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November 2019: Sharilyn Fields

We are thrilled to honor Sharilyn Fields as our Mom of the Month! We first met Sharilyn during her pregnancy at Fit4Baby prenatal classes and then we were lucky to continue classes with her through the early days and months of motherhood at Stroller Strides and Barre. More recently, her fitness journey has evolved as she's become stronger and more confident through FIT4MOM Transformation classes. Having Sharilyn in our community is an incredible blessing. She has a positive attitude, inner strength (and outer strength) and a generous spirit. It's her courage, persistence and compassion that makes you want to keep going strong when she's in the room and it's her sense of humor that helps you forget how long an hour can be, because Sharilyn is always great company. We simply adore her answers to our questions and the mom-to-mom advice she offers in the final paragraphs is priceless. If you haven't met Sharilyn yet, we're sure you will love getting to know her in this month's interview!

Where are you originally from?

Los Angeles, and born at Good Samaritan Hospital where they let fathers in the delivery room (this was still rare in 1970).

Tell us about your little workout buddy.

That would be Lily Rose Fields. She's 2 1/2 this month, a character, very smart and makes me laugh every single day.

How did you meet your husband?

I met Adam on the OK Cupid dating website. He wrote me a week after I joined in January 2014 with the single sentence, "You had me at The Godfather", in response to my movie favorites. We met a few days later and we were engaged by December, then married in July 2015. I was knocked up by August 2016.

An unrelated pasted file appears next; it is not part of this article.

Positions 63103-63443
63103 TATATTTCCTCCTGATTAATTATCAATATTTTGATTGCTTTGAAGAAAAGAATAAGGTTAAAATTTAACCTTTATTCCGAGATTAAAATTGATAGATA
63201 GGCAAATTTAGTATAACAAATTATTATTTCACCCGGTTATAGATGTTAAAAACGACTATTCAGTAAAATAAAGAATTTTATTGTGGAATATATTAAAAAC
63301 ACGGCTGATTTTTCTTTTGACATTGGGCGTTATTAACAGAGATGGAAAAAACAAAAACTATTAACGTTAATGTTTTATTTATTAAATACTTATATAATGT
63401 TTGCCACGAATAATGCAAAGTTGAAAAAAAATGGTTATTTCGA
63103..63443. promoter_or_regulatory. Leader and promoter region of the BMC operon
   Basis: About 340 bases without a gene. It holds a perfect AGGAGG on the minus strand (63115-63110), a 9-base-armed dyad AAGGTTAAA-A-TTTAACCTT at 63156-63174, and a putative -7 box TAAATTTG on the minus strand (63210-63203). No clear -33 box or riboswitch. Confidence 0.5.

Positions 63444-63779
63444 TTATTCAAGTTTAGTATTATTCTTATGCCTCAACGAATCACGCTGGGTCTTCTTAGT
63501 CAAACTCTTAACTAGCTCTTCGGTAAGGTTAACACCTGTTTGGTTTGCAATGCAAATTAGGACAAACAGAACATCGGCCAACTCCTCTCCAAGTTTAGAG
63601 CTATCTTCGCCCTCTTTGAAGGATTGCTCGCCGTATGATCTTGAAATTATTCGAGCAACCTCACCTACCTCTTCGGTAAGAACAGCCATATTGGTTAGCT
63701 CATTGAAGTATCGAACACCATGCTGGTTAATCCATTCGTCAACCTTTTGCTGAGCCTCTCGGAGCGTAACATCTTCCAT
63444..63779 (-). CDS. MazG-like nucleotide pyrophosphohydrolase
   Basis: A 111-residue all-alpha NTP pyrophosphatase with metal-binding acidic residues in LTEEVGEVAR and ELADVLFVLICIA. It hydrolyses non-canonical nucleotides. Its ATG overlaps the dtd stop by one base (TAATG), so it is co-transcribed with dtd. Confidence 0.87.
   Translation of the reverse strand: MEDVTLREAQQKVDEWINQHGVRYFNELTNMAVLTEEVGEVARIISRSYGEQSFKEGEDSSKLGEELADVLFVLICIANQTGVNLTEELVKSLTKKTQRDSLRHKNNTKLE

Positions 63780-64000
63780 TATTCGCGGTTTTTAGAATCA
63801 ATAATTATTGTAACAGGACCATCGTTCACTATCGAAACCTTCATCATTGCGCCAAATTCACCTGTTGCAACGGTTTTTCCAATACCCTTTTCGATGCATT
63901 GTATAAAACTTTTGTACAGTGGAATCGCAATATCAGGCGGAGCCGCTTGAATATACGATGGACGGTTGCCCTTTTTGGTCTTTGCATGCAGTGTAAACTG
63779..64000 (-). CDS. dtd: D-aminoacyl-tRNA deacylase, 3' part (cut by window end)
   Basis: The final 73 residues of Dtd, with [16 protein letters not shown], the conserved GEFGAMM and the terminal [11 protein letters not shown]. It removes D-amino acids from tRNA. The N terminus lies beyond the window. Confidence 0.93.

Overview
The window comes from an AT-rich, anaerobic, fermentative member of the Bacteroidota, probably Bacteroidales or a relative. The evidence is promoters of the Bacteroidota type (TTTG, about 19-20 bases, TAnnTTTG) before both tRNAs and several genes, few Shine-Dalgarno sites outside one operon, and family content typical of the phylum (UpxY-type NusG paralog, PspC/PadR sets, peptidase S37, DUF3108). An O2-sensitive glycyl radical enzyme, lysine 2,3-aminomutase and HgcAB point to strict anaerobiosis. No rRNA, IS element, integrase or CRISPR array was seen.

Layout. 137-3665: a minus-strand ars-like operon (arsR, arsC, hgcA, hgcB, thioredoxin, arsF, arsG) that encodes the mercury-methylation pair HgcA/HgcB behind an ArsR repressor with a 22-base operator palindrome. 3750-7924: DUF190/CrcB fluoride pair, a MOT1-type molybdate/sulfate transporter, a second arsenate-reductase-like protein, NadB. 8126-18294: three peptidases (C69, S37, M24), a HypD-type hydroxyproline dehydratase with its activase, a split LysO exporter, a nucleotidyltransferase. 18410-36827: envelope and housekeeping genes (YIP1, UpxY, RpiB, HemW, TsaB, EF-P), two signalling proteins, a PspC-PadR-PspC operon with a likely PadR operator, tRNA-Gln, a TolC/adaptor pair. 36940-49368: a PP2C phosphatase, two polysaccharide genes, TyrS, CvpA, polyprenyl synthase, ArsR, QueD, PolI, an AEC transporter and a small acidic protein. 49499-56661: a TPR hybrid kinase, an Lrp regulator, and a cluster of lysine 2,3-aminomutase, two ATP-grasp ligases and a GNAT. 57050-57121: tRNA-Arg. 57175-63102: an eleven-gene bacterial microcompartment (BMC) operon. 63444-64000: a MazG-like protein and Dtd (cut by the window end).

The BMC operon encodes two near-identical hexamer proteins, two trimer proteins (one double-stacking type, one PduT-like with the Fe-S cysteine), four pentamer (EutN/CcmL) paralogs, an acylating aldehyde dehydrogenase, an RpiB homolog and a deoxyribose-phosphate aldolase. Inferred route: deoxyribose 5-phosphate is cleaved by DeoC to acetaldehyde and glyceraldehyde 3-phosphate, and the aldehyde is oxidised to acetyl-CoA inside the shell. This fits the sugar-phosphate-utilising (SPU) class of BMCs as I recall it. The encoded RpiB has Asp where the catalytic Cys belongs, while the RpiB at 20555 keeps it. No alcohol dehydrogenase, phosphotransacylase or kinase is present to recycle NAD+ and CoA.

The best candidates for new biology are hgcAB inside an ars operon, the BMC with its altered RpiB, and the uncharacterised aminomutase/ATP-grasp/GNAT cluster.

Tell us a little about your career.

I'm a family nurse practitioner (NP). For those who don't know, an NP is a nurse with a master's degree, which provides specialty-specific training that allows us to do just about anything a doctor does. Currently I'm practicing adult primary care medicine in a homeless healthcare clinic, which I love. Last month I resigned after 9 years from my second job as a medical forensic examiner at UCLA where I did sexual assault examinations & evidence collection for women, men, children and suspects, and testified in sexual assault court cases. Before that I worked on a cardiac step-down unit at UCLA, and before that I was a river raft guide in Northern California.

How did you find out about FIT4MOM and what classes do you attend?

I was around 5 months pregnant and discovered FIT4MOM in 2016 after after an on-line search for 'pregnancy workouts'. After a couple of once-per-week Fit4Baby workouts I added Stroller Strides because I wanted and needed more exercise. I did both until Lily was born in May 2017, took a break, then resumed Stroller Strides about 4 months postpartum. The weight wasn't coming off so I added BodyBack for two 8-week sessions and lost all of my baby weight, then switched to Boost. I'm now a fixture as follows:

-Four days/week at Body Transformation Boost on Tuesday/Thursday 5:30AM, & Sundays at 8AM in Sherman Oaks; and 5:30AM on Fridays in Glendale.

-Occasionally Strides 360 class on Saturdays when my schedule allows....Plus Book Club when my schedule allows.

What is your favorite thing about FIT4MOM?

I like the variation in workouts and the consistent camaraderie with other women who happen to be moms.

How do you plan to celebrate Thanksgiving this year?

We're starting off with the Turkey Trot 5K in DTLA which benefits the Midnight Mission (it's both stroller-friendly and fun if you're interested). Then I'm having 26 people over for Thanksgiving...How did that happen?!!!

What is your proudest moment as a mom?

Mine occurred prior to the birth of my daughter. While trying to conceive and after two back-back miscarriages a variety of experts informed us that based on my age and history of chemotherapy I had a zero to less than 1% chance of conceiving naturally and that egg donation or surrogacy was our best option. In my heart and gut I knew my body was still capable of natural conception... Lily was conceived in July of 2016 and I gave birth at age 47. I'm proud that I trusted myself and kept trying in the face of discouragement and statistics. Had I not, my incredible daughter would not be here. In your face 'experts'!

Have you ever thought, gosh I can’t do this, and why?